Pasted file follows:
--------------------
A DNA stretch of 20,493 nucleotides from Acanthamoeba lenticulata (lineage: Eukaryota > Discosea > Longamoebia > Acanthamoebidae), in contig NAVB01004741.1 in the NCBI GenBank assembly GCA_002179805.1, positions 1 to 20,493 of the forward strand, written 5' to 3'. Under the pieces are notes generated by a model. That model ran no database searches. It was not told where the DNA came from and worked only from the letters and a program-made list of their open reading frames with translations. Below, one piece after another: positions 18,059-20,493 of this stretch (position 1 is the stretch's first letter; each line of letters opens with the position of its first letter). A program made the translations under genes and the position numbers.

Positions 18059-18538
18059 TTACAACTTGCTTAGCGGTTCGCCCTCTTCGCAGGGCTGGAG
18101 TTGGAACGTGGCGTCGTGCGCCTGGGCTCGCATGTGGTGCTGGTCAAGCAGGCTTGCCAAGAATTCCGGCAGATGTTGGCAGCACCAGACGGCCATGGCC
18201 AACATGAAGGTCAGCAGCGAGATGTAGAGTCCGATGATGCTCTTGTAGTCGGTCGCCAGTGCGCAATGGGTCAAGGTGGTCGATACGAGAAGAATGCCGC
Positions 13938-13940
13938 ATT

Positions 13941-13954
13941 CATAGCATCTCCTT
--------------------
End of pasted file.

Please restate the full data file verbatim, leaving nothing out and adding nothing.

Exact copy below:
A DNA stretch of 20,493 nucleotides from Acanthamoeba lenticulata (lineage: Eukaryota > Discosea > Longamoebia > Acanthamoebidae), in contig NAVB01004741.1 in the NCBI GenBank assembly GCA_002179805.1, positions 1 to 20,493 of the forward strand, written 5' to 3'. Under the pieces are notes generated by a model. That model ran no database searches. It was not told where the DNA came from and worked only from the letters and a program-made list of their open reading frames with translations. Below, one piece after another: positions 18,059-20,493 of this stretch (position 1 is the stretch's first letter; each line of letters opens with the position of its first letter). A program made the translations under genes and the position numbers.

Positions 18059-18538
18059 TTACAACTTGCTTAGCGGTTCGCCCTCTTCGCAGGGCTGGAG
18101 TTGGAACGTGGCGTCGTGCGCCTGGGCTCGCATGTGGTGCTGGTCAAGCAGGCTTGCCAAGAATTCCGGCAGATGTTGGCAGCACCAGACGGCCATGGCC
18201 AACATGAAGGTCAGCAGCGAGATGTAGAGTCCGATGATGCTCTTGTAGTCGGTCGCCAGTGCGCAATGGGTCAAGGTGGTCGATACGAGAAGAATGCCGC
Positions 13938-13940
13938 ATT

Positions 13941-13954
13941 CATAGCATCTCCTT